Not that Kaija wants to talk to the animals–she’s a hermit, after all, and hermits don’t want to talk to anyone–but she can’t make them stop talking her. She can’t force them to quit sharing their fears about the legendary monster stalking the Sonoran Desert. She can’t run away anymore; she’s run as far as anyone can go. If she wants to maintain her sliver of solitude, she’ll have to shrug off the hermit’s mantle, gather allies from both worlds, and go on the offensive to defeat the true monster.

The paperback version of The Hermit will be available this Thanksgiving, but if you want to read it now, it’s already available in the Kindle store ($4.99 for 426 pages of delicious mythopoetic rampage) for your reading pleasure.

If you just love the cover, you can purchase the image of Kaija and her coyote companion on this cell phone case (and pretty much anything else on which you can emblazon images) in my RedBubble shop.

Confidential to all the people who, according to my stats page, woke up this morning, visited QvD in search of a new comic, and got nothing at all: better 15 hours late without a comic than no update, right? If people love my comics as much as they say they do, I hope they’ll consider laying out $4.99 for my book. It’s like reading my comics, but you create the pictures with your brain, so they’re much better drawn, and the word part lasts a lot longer.

 

 

Communication

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Pretty sure that would be a hard limit for me. I don’t care how big your paws are.

The couple in a the marital counseling office is a pretty common comic theme. I wouldn’t call it cliche, because there are so many places you can go with it, but it is a trope, because two people who ostensibly love each other but still fail to communicate at the most basic level is such a common occurrence in real life that it’s natural comedy fodder. I was thinking about comedy fodder because tonight The Man and I attended a live improv performance, which I’m pretty sure I’ve never done, even though I’ve seen a million standup comedians in a wide array of venues. To my eyes, it appears pretty universal that one half of a couple will state their ideas or feelings or desires and the other half of the couple will interpret that in a way wholly unlike what was intended.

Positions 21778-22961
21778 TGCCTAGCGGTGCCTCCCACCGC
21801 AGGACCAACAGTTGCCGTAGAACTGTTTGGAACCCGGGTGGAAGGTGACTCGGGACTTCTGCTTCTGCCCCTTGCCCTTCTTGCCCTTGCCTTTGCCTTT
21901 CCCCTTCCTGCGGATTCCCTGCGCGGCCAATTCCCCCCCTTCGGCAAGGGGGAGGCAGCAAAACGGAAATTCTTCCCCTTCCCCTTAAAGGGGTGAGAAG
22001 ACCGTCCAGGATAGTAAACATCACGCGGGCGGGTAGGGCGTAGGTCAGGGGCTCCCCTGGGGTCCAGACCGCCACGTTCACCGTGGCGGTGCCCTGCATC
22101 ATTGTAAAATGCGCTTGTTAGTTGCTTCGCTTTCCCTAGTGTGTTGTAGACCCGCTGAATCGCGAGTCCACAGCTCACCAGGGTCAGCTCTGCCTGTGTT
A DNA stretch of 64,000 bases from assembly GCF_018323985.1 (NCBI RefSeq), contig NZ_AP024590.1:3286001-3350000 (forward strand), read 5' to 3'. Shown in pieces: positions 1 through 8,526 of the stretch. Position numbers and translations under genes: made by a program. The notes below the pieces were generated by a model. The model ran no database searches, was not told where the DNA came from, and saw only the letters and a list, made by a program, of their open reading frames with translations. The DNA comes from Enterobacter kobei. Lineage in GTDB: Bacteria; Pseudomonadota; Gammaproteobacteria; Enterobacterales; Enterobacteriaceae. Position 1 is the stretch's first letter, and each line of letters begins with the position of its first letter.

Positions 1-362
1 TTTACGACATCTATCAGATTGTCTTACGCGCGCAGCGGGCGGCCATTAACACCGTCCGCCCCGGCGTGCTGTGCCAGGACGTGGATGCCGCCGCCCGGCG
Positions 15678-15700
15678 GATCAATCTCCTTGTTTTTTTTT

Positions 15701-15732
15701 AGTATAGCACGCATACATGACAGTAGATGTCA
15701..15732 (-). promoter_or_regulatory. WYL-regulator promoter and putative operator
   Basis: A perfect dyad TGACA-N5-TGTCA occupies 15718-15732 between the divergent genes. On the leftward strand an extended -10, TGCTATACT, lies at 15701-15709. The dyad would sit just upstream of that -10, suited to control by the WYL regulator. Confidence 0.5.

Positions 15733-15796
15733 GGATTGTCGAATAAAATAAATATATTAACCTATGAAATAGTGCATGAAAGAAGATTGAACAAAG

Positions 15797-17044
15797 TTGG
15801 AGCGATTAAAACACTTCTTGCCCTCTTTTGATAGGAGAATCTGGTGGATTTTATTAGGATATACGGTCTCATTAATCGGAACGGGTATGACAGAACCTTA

I was also thinking about fairy tales, because I’m always thinking about fairy tales, and I wanted to do Little Red Riding Hood, even though every single one of my fairy tale comics bombed. They were funny to me. The one-panel comics are actually the hardest for me. My inclination is to pile words upon words. So I deliberately kept this one simple, and then spent an inordinate amount of time trying to shade things, which I never do, because it takes forever and always looks terrible. This time it only took sort of long and only looks kind of bad, so that’s an improvement. Usually I erase the entire layer. The nightgown and the pillow came out OK.

My favorite version of Little Red Riding Hood, is the very, very old one where the wolf kills grandma, and forced Red to eat her meat and drink her blood, which is arguably, more twisted than what’s going on here. But I also like the sexual aspect of the story about a girl who goes into the woods and comes out, if she makes it out, a woman.

Actually, I think the real theme of this comic was inspired ny something I wrote yesterday in a comments forum. Someone wrote a letter to Dear Abby  a couple days back, about her mother wandering around her house at night, putting her ear to the married adult daughter’s door. The daughter had stopped sleeping with her husband because she was terrified of her mother hearing their conjugal relations taking place, but she hadn’t told her husband that was why she was shutting him down. A lot of commenters didn’t really understand that course of action, myself included. I wrote that if I thought my mother was deliberately listening at my door to catch my husband and me in action, I would make more noise. “Oh,” someone commented, “to show her how great it is?”